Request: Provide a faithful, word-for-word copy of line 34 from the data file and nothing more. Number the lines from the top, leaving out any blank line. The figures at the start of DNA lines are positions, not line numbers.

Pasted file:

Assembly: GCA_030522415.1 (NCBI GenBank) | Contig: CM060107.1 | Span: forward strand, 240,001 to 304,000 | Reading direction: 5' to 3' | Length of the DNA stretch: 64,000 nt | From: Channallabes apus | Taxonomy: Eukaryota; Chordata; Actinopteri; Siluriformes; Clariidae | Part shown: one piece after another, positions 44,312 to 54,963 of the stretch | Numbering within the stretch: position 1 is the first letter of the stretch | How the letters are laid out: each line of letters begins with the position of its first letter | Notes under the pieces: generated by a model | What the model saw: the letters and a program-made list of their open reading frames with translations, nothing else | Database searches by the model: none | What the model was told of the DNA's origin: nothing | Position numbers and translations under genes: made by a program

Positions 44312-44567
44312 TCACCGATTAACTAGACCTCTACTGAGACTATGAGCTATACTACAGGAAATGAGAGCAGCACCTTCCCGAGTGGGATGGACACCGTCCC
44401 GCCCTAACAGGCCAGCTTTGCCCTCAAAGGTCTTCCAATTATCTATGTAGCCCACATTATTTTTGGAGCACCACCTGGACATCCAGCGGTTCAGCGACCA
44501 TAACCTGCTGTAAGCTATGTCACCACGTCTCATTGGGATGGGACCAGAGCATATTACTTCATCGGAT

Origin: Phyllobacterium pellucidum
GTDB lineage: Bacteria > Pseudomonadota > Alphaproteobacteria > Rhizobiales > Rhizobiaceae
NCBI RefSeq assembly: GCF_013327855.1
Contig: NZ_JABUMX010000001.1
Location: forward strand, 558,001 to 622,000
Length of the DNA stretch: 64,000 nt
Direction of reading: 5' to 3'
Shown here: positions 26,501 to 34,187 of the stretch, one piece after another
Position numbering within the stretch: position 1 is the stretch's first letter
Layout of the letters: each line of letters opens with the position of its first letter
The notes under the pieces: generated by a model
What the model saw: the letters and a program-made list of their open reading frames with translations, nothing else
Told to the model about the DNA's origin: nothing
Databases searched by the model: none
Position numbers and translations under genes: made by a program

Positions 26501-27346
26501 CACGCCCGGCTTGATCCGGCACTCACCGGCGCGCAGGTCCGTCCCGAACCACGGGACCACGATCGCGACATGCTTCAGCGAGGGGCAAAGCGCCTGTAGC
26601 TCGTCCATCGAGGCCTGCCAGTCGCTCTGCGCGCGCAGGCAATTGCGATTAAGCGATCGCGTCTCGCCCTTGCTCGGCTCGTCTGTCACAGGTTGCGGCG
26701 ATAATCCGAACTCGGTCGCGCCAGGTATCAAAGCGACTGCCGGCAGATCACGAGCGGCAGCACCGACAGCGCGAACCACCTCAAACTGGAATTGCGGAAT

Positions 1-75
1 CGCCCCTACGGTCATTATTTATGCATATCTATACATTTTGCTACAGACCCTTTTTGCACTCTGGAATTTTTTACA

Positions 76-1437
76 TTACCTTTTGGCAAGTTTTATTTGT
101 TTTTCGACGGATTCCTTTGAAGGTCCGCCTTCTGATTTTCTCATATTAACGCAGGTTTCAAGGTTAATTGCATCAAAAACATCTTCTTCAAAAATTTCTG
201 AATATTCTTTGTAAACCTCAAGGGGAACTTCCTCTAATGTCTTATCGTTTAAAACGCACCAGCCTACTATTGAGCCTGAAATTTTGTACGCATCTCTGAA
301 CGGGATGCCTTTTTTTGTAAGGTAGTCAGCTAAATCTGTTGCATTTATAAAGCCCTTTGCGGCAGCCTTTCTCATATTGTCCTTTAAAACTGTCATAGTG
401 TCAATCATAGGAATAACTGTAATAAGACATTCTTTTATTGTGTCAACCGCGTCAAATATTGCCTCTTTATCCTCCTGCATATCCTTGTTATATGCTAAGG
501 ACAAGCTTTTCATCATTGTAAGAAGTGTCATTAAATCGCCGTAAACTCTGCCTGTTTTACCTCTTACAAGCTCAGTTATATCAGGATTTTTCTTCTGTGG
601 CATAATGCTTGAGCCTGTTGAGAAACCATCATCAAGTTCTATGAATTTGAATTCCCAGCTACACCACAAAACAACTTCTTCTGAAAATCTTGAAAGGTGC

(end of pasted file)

601 CATAATGCTTGAGCCTGTTGAGAAACCATCATCAAGTTCTATGAATTTGAATTCCCAGCTACACCACAAAACAACTTCTTCTGAAAATCTTGAAAGGTGC